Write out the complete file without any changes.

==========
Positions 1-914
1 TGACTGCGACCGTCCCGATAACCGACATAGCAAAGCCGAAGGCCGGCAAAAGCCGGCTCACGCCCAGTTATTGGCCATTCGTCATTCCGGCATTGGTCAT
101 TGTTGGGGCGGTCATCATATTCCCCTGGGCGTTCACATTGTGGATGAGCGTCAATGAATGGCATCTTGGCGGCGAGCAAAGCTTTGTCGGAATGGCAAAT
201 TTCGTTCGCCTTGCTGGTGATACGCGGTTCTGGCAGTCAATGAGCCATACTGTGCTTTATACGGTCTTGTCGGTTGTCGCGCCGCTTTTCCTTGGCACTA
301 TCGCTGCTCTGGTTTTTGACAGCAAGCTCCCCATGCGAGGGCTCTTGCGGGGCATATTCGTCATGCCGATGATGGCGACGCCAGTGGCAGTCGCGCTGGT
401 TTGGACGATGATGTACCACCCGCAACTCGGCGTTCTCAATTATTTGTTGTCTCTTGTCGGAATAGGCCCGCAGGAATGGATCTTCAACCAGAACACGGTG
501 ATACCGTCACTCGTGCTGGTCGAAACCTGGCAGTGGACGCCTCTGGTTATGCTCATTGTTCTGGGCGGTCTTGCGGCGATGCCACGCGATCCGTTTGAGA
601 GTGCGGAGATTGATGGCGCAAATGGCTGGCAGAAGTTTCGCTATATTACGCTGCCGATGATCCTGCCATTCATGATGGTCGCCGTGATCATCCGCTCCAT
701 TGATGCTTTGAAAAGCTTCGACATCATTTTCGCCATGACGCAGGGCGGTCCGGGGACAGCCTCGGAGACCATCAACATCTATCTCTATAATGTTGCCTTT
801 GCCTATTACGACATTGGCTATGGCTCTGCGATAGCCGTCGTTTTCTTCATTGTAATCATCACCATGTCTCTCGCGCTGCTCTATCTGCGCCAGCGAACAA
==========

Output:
Positions 1-914
1 TGACTGCGACCGTCCCGATAACCGACATAGCAAAGCCGAAGGCCGGCAAAAGCCGGCTCACGCCCAGTTATTGGCCATTCGTCATTCCGGCATTGGTCAT
101 TGTTGGGGCGGTCATCATATTCCCCTGGGCGTTCACATTGTGGATGAGCGTCAATGAATGGCATCTTGGCGGCGAGCAAAGCTTTGTCGGAATGGCAAAT
201 TTCGTTCGCCTTGCTGGTGATACGCGGTTCTGGCAGTCAATGAGCCATACTGTGCTTTATACGGTCTTGTCGGTTGTCGCGCCGCTTTTCCTTGGCACTA
301 TCGCTGCTCTGGTTTTTGACAGCAAGCTCCCCATGCGAGGGCTCTTGCGGGGCATATTCGTCATGCCGATGATGGCGACGCCAGTGGCAGTCGCGCTGGT
401 TTGGACGATGATGTACCACCCGCAACTCGGCGTTCTCAATTATTTGTTGTCTCTTGTCGGAATAGGCCCGCAGGAATGGATCTTCAACCAGAACACGGTG
501 ATACCGTCACTCGTGCTGGTCGAAACCTGGCAGTGGACGCCTCTGGTTATGCTCATTGTTCTGGGCGGTCTTGCGGCGATGCCACGCGATCCGTTTGAGA
601 GTGCGGAGATTGATGGCGCAAATGGCTGGCAGAAGTTTCGCTATATTACGCTGCCGATGATCCTGCCATTCATGATGGTCGCCGTGATCATCCGCTCCAT
701 TGATGCTTTGAAAAGCTTCGACATCATTTTCGCCATGACGCAGGGCGGTCCGGGGACAGCCTCGGAGACCATCAACATCTATCTCTATAATGTTGCCTTT
801 GCCTATTACGACATTGGCTATGGCTCTGCGATAGCCGTCGTTTTCTTCATTGTAATCATCACCATGTCTCTCGCGCTGCTCTATCTGCGCCAGCGAACAA